WASHINGTON, D.C. (8/28/13) – There’s no limit to how low con artists will go to swindle victims out of their money—often targeting the elderly, the terminally ill, homeowners on the brink of losing their homes, even the lonely looking for companionship online.
Here’s another category of victims to add to that list: members of religious communities who spend their lives tending to the sick and the poor.
Earlier this month, a New Jersey man was sentenced to 18 years in prison for defrauding members of the Puerto Rico-based Dominican Sisters of the Rosary of Fatima and others of more than a million dollars. He was also ordered to pay $1 million in restitution to his victims.
The scheme began back in 2009, when Adriano Sotomayor—born in Puerto Rico—obtained names and telephone numbers of certain Roman Catholic nuns and priests on the island…including an elderly nun from the Sisters of Fatima. Claiming to be a New Jersey priest, he called and said a deceased member of his parish community had named her the beneficiary of a $2.1 million estate. Sotomayor also told the nun that before receiving her funds, she had to wire money to the company handling the will—a New Jersey-based business called Flex Account—to cover various taxes, processing, and legal fees.
Of course, none of it was true. There was no deceased parishioner, no will, and no company called Flex Account. It was simply a con man working an angle. Unfortunately, it was believable enough to the nun, and the Sisters of Fatima thought they could use the money from the will to develop a religious community in Haiti.
There was just one problem…the nun had little money of her own and couldn’t afford all the advance fees. So she borrowed money from Sisters of Fatima members, family, and friends in Puerto Rico and Pennsylvania (where the sisters also had a presence), then wired the money—per Sotomayor’s instructions—to various locations in the Atlantic City area. Many of the transfers went to casinos—Sotomayor was known to be a gambler—and were picked up by individuals working for him. And the nun gave the wiring instructions to her acquaintances willing to loan her money; they in turn sent their shares to those same places.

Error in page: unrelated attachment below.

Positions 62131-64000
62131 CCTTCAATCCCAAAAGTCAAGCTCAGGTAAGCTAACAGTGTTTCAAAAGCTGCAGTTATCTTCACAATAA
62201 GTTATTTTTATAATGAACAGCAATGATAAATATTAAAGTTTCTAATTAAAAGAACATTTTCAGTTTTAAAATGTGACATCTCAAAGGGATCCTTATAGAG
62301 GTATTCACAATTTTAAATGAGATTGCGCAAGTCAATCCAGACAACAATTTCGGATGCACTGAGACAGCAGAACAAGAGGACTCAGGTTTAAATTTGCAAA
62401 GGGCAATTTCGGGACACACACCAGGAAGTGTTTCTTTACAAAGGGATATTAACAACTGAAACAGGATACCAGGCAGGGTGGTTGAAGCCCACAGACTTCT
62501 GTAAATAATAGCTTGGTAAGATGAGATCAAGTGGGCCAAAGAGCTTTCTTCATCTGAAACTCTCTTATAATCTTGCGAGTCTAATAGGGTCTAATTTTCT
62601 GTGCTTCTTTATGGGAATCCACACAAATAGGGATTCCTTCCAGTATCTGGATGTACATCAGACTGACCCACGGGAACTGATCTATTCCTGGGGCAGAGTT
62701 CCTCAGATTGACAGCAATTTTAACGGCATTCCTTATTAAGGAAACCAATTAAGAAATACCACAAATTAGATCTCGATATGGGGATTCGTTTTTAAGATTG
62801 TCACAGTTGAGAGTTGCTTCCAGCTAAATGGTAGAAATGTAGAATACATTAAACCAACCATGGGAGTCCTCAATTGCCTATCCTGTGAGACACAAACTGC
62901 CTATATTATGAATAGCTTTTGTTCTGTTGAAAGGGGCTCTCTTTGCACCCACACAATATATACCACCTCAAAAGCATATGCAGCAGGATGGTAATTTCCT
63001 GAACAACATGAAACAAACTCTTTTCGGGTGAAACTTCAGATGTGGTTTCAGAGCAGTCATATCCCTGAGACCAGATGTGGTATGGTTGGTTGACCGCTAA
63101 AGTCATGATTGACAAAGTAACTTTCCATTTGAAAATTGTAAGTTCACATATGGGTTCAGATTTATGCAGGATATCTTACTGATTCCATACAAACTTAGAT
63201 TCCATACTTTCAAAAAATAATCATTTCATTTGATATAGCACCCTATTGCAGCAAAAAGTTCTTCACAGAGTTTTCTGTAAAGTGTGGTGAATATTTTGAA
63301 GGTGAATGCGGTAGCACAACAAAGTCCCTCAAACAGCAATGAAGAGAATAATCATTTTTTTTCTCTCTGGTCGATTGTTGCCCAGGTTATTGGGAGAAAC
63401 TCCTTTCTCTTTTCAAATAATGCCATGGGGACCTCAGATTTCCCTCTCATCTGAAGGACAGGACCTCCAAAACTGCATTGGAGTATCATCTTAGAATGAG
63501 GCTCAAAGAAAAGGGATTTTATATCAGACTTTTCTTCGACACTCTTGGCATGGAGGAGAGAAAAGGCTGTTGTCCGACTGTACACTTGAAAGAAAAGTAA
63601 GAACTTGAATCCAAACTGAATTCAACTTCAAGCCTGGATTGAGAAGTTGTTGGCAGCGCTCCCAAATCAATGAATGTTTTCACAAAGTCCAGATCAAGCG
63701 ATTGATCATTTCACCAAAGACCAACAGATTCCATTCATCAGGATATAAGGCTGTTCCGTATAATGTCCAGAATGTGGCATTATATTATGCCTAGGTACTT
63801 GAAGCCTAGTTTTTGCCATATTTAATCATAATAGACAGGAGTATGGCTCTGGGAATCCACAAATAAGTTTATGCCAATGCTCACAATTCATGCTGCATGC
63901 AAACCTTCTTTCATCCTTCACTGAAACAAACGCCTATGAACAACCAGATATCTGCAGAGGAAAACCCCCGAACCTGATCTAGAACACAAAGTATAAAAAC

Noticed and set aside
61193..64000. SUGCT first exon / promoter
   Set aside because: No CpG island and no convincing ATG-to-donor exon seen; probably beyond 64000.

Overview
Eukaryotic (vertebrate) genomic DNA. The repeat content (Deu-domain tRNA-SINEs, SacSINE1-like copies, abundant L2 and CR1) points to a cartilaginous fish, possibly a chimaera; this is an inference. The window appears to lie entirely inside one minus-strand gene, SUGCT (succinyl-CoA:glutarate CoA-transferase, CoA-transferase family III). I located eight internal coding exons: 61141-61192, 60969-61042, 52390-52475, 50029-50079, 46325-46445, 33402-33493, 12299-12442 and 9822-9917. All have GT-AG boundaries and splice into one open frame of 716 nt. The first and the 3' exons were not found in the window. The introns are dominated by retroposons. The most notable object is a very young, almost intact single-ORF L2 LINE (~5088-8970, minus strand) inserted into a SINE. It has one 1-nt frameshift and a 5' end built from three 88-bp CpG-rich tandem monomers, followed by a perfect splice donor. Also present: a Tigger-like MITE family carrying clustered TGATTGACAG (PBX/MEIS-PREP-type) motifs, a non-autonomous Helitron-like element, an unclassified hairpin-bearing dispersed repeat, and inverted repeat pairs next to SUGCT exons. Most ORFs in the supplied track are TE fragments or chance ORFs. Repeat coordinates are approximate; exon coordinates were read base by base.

Turns out, it wasn’t enough. Soon, Sotomayor began telling the nun that there were problems with the will, including a legal challenge by the deceased’s son, and additional money was needed to avoid lawsuits. He threatened her with media attention and law enforcement action if she didn’t send more money.
In an effort to expand the scheme even further, Sotomayor contacted individuals who had already wired money on behalf of the nun and told them if they sent additional money, they could get a portion of the will proceeds themselves.
But eventually the FBI—after receiving a complaint about a possible fraud scheme victimizing nuns and others—was able to uncover the breadth of the scheme and identified Adriano Sotomayor as the man behind it. Though he fled the day after being indicted, the FBI captured him in Las Vegas.
The most important lesson to be learned from this case? Do your homework before parting with your hard-earned money.
Information provided by the Federal Bureau of Investigation
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